The first thing I get is the engine. It’s the first thing to inspire me, and I can build around it from there. I look at the angles… its sort of a natural process,” reflected Hazan. “There is a lot of time spent putting parts on, taking them off, and just getting a feel for how things look. Honestly, the end result usually comes out different from the original design on paper. It’s a long process."
Hazan finds inspiration anywhere and strikes while the iron is hot. He loves exotic engines and tries to challenge himself on each build when many builders try to use the same engines on each build and alter aesthetics. His Royal Enfield Bullet build was the influence of his sister’s trip to India, when she rode one for two weeks (following her climb of Mt. Everest!) The finished product is six feet long but only weighs 300 pounds.
When I saw pictures of the engine, I knew I wanted to build a bike around it,” said Hazan. 
In some regards Hazan is a traditional bike-builder, and in others ways he is more focused on the craft and the lifestyle.
I go searching for parts in barns and find them in old pictures and then try to track them down. That takes up a lot of time, and then there is the endless putting on and taking off of parts too for each bike.
I don’t really go to the big rallies,” Hazan revealed.  “I ride all the time, but you probably won’t see me at Sturgis or anything. They’re great, but I am more focused on the builds. That is really my connection to motorcycles.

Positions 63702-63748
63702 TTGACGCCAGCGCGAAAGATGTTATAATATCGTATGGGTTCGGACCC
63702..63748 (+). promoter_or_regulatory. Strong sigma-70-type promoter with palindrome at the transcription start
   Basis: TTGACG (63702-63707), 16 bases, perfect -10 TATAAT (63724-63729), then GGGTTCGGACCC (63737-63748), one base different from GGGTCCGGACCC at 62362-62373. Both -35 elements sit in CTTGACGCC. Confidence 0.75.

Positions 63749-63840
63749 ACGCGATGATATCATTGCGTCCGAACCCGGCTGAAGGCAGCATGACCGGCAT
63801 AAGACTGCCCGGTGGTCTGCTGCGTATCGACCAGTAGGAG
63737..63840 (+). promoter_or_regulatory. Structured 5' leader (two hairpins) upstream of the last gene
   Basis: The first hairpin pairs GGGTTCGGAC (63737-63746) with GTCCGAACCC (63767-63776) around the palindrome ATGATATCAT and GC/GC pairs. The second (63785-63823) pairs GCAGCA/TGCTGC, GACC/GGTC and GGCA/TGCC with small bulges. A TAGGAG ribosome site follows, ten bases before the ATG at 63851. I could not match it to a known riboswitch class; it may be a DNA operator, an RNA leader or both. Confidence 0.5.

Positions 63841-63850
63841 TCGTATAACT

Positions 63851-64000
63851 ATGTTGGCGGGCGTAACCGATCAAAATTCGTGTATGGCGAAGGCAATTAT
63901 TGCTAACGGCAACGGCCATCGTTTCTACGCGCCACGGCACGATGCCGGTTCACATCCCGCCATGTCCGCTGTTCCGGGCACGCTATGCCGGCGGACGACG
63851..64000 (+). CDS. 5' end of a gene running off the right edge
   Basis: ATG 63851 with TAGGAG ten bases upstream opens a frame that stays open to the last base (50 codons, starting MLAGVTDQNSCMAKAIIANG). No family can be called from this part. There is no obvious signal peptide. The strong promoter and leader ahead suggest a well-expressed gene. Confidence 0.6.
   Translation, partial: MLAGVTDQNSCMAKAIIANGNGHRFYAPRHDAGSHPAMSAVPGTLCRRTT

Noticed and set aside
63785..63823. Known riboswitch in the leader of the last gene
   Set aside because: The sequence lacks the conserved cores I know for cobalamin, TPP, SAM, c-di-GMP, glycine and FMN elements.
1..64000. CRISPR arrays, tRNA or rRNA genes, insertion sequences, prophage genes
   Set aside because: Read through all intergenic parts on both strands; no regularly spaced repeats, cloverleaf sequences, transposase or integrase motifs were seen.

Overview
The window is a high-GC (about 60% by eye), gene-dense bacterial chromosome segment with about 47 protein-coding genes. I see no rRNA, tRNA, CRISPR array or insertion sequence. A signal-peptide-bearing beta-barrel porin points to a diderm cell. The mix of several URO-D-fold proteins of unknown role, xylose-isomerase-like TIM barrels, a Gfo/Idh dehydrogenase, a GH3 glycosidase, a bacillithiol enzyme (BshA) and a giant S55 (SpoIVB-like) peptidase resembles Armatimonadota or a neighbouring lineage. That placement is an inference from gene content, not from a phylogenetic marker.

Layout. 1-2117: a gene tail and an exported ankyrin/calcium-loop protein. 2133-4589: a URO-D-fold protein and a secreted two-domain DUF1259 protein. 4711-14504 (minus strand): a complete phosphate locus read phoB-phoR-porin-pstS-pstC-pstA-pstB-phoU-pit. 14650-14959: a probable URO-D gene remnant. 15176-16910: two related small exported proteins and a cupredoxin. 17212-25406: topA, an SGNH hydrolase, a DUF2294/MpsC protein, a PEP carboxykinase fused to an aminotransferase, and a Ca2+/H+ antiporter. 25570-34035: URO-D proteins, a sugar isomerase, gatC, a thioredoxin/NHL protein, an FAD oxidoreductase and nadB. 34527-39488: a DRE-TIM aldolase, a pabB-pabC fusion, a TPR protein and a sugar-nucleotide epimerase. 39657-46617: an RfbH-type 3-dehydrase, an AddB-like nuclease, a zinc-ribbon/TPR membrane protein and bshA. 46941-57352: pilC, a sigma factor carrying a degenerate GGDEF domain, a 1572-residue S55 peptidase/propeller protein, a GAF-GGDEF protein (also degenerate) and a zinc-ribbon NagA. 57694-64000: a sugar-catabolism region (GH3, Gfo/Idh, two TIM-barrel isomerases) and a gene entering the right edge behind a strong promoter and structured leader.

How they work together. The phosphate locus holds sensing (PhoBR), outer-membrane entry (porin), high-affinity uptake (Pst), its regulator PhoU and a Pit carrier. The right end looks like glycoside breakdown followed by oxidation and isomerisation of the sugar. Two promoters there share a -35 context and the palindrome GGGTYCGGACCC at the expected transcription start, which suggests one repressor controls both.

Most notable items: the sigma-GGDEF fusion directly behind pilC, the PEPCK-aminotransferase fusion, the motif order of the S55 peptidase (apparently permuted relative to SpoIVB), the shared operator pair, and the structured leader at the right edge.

In comparison to most other builders, the final home of the bikes tend to stray father from the philosophy of use.
Every bike I build runs well,” Hazan reflected. “These aren’t bikes that are pushed into shows or showcases, but that’s what most of the buyers seem to do with them. They’re purchased by museums and collectors, and I don’t think many of them are ridden often. It’s different but I am fine with it. They’re expensive… I ride all the bikes before they go out though, sometimes for weeks.
Hazan’s career plans are uncertain, but he seems to like it that way.
I know I’ll always ride motorcycles, but I am not sure if I’ll always only build bikes. It just depends on what I fall in love with. Right now though, this is what I want to be doing. I’m really enjoying it.
Editors Note:  Photos of a different bike he built:
Photo montage of bike
Photo montage of bike

Detail rear end
Detail rear end

Clutch lever detail
Clutch lever detail

Front view
Front view

Seat detail
Seat detail

Hazan has recently moved his shop to Los Angeles. Stay updated with him at

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Reader Comments

Great article! Extremely well written, would love to read more.

Durham, NC
Thursday, March 13, 2014
Editor Response Who paid you to write this?
Loved your article. You have found an incredible talent. Thank you for sharing this genius with the rest of the world. I could stare at these bikes for hours, as I would a masterpiece of art.

I hope you will do more articles with Max Hazan.



Kate Brough
Toronto, ON, Canada
Wednesday, February 12, 2014